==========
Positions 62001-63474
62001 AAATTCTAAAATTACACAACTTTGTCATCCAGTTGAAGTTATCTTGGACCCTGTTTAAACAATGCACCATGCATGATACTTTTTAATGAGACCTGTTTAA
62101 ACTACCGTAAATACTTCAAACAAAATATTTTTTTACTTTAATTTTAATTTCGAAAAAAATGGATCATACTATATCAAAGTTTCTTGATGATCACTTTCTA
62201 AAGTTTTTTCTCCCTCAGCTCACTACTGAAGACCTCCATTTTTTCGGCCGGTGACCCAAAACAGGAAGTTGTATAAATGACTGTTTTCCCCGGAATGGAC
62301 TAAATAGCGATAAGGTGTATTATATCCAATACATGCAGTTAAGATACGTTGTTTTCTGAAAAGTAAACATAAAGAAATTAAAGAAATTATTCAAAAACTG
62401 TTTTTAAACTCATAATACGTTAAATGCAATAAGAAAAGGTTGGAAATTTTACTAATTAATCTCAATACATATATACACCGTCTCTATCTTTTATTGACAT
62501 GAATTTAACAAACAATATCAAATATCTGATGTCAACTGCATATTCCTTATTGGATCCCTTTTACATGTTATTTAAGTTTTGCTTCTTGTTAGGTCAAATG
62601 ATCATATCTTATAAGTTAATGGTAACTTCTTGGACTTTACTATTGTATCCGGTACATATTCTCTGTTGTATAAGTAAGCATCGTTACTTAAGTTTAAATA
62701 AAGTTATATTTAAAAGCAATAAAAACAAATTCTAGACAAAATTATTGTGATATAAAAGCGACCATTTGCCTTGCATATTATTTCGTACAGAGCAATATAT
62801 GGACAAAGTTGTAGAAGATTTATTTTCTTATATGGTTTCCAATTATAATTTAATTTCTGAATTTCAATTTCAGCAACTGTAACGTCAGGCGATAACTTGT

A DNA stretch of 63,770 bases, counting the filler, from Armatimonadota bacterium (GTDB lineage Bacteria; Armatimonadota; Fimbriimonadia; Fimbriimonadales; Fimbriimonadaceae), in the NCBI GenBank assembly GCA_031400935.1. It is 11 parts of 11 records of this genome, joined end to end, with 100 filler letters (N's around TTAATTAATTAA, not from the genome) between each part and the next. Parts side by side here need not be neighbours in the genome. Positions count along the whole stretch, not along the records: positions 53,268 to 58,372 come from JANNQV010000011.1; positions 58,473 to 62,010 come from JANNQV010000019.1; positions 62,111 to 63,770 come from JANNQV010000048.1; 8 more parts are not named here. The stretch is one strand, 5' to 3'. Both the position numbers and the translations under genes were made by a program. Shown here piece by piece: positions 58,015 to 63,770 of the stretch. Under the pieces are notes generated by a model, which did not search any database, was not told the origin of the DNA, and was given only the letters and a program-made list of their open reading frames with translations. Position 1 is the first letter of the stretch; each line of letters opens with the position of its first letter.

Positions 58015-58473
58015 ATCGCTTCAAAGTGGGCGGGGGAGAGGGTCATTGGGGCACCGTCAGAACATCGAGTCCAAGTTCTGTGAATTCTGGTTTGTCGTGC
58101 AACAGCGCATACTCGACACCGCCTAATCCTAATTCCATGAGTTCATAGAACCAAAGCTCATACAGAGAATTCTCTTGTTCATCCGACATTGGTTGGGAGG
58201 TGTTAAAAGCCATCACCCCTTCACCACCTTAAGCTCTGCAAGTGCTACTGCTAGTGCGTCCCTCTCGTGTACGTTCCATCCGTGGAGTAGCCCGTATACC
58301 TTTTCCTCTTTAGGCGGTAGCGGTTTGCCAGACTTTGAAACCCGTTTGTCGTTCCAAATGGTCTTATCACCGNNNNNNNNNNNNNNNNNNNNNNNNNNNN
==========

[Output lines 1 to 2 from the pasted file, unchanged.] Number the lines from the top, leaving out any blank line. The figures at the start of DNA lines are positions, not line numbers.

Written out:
Positions 62001-63474
62001 AAATTCTAAAATTACACAACTTTGTCATCCAGTTGAAGTTATCTTGGACCCTGTTTAAACAATGCACCATGCATGATACTTTTTAATGAGACCTGTTTAA